The United Kingdom celebrated the 800th anniversary of the Magna Carta, a document that has helped shape modern democracy in the United States and around the world.
According to a report from BBC News, British Prime Minister David Cameron marked the occasion at a ceremony in Surrey attended by Queen Elizabeth II, members of the royal family, the Archbishop of Canterbury, U.S. Attorney General Loretta Lynch and members of the American Bar Association. The charter was signed in Runnymede by King John and a group of rebellious barons in 1215, and the Americans placed a memorial of that event at that location in the 1950s.
"Why do people set such store by Magna Carta? Because they look to history," Cameron said. "They see how the great charter shaped the world, for the best part of a millennium, helping to promote arguments for justice and for freedom."
Cameron added that the document also altered forever "the balance of power between the governed and the government." He also mentioned in his speech that he wanted to create a British version of the Bill of Rights based on the Magna Carta to replace the Human Rights Act.
"It falls to us in this generation to restore the reputation of those rights," Cameron said. "It is our duty to safeguard the legacy, the idea, the momentous achievement of those barons."
According to BBC News, the Archbishop of Canterbury, the Most Reverend Justin Welby, stated in a speech that the document had "set the bar high for all of us today." In addition to talking about Archbishop Stephen Langton's role as mediator behind the document, he elaborated on the failure of the Church of England to fight for social justice in the past.
"From the support for enclosures to the opposition to the Great Reform Act, to the toleration of all sorts of abuse, with humility, we recognize these failings," the archbishop said.
Even though the Magna Carta lacked modern legal concepts such as "trial by jury" and "habeas corpus" (the right not to be held indefinitely without trial), BBC legal correspondent Clive Coleman contended that it upheld the idea that "the law is not simply the whim of the king, or the government."
"It is the great egalitarian legacy of Magna Carta, that all are equal under the law, and all can be held to account," Coleman wrote. "It is that idea that gave birth to so many of our rights and freedoms, to parliamentary democracy, fair trial, and a series of controls on the abuse of arbitrary power."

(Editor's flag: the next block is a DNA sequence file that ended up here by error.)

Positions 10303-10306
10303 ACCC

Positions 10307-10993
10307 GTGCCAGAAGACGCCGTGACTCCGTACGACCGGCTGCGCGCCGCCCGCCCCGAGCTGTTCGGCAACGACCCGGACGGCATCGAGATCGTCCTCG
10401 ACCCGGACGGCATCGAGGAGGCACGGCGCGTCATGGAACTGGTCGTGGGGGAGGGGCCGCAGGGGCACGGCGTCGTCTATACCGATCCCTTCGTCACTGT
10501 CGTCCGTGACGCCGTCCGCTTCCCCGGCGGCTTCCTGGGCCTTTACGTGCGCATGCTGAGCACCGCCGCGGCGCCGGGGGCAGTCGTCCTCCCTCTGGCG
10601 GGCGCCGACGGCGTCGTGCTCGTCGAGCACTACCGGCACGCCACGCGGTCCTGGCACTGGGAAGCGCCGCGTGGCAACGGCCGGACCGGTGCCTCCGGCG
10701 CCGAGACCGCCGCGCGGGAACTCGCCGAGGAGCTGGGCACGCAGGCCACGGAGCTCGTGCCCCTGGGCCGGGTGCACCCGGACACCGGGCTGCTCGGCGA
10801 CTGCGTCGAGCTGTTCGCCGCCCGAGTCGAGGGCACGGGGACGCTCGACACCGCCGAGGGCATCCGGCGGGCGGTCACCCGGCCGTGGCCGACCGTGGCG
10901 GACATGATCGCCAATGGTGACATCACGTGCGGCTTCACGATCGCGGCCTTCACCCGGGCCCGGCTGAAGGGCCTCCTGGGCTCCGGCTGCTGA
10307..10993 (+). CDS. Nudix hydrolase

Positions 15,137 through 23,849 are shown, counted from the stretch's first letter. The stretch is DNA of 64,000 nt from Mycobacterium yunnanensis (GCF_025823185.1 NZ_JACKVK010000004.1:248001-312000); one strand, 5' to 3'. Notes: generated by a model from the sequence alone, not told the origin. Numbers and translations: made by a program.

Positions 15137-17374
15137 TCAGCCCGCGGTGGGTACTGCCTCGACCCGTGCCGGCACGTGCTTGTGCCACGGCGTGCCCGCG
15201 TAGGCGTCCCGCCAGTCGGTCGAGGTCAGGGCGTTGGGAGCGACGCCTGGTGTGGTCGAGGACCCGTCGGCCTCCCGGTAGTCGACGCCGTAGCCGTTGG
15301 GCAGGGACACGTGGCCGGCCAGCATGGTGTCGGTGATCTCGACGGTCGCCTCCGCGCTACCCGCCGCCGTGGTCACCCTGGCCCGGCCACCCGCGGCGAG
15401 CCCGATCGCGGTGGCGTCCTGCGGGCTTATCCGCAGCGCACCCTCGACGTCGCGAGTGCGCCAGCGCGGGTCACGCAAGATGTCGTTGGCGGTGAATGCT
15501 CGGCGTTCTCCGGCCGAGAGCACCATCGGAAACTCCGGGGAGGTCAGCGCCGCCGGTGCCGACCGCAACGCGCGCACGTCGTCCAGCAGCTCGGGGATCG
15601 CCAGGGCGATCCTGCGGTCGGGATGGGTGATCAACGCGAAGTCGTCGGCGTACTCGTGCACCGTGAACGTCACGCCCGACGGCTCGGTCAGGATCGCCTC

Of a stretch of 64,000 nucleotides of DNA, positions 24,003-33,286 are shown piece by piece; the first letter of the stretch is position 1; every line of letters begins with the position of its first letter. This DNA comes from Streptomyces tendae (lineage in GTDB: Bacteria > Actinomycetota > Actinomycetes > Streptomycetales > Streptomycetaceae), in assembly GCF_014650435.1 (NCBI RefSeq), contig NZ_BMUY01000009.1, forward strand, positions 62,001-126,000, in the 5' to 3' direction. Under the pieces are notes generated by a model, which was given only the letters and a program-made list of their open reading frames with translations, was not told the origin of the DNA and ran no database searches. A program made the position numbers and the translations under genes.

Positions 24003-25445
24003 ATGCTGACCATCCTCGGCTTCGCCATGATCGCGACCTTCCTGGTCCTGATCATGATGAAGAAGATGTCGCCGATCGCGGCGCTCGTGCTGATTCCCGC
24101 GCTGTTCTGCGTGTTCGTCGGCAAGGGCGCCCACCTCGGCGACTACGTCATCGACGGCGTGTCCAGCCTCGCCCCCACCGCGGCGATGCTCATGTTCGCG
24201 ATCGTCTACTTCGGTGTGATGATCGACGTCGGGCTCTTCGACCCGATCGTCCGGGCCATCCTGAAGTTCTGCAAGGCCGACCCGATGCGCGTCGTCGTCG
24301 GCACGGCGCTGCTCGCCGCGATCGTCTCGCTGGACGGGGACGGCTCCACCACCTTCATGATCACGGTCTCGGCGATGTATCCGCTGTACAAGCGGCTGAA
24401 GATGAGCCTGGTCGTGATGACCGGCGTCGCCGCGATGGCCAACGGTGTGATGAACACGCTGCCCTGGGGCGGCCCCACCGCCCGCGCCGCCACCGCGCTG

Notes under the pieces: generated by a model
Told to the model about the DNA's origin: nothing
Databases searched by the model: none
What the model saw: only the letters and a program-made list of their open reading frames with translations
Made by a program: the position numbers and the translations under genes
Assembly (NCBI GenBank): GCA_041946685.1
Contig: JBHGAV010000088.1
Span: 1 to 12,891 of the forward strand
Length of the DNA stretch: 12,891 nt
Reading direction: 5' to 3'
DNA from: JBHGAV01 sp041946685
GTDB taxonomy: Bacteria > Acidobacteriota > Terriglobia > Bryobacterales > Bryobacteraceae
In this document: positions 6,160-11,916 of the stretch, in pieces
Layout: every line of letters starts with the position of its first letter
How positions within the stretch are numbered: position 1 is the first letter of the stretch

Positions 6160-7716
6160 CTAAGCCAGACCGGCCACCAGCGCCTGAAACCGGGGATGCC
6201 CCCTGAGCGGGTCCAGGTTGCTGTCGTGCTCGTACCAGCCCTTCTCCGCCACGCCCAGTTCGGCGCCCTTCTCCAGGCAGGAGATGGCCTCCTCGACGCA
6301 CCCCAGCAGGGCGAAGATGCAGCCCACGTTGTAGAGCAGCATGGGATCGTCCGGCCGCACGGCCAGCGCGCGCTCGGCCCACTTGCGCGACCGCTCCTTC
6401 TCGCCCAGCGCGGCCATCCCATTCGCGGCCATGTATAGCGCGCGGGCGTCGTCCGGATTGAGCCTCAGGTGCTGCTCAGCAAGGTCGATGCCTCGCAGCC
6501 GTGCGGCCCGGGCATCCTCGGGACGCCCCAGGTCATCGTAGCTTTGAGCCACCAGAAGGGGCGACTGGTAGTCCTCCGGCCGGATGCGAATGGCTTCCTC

Lord Dyson, the chairman of the Magna Carta Trust, told the BBC that the document was "a symbol of democracy, justice, human rights and perhaps above all the rule of law for the whole world." He noted that the modern British legal system still recognizes some of its clauses.
"A few clauses of Magna Carta are still part of our law, including famously the provision that no free man shall be taken or imprisoned except by the lawful judgment of his peers or by the law of the land; and to no-one will we sell, to no-one will we deny or delay right or justice," Dyson said.
According to BBC News, Princess Anne rededicated the US memorial, stating that the Magna Carta "provides us with one of our most basic doctrines - that no person is above the law." In the UK, the Magna Carta is known as The Great Charter when it was reissued in 1217; that name is used to distinguish it from the smaller Charter of the Forest, which came out at the same time.
"In recent history and even today we see in many parts of the world that power without the rule of law can lead to human suffering of terrible proportions," Princess Anne said. "But it takes all of us to stand up for these principles."
According to BBC News, only 4 of 13 original copies of the Magna Carta are known to exist today. Two of them are in the British Library, while the rest are in Salisbury Cathedral and Lincoln Cathedral.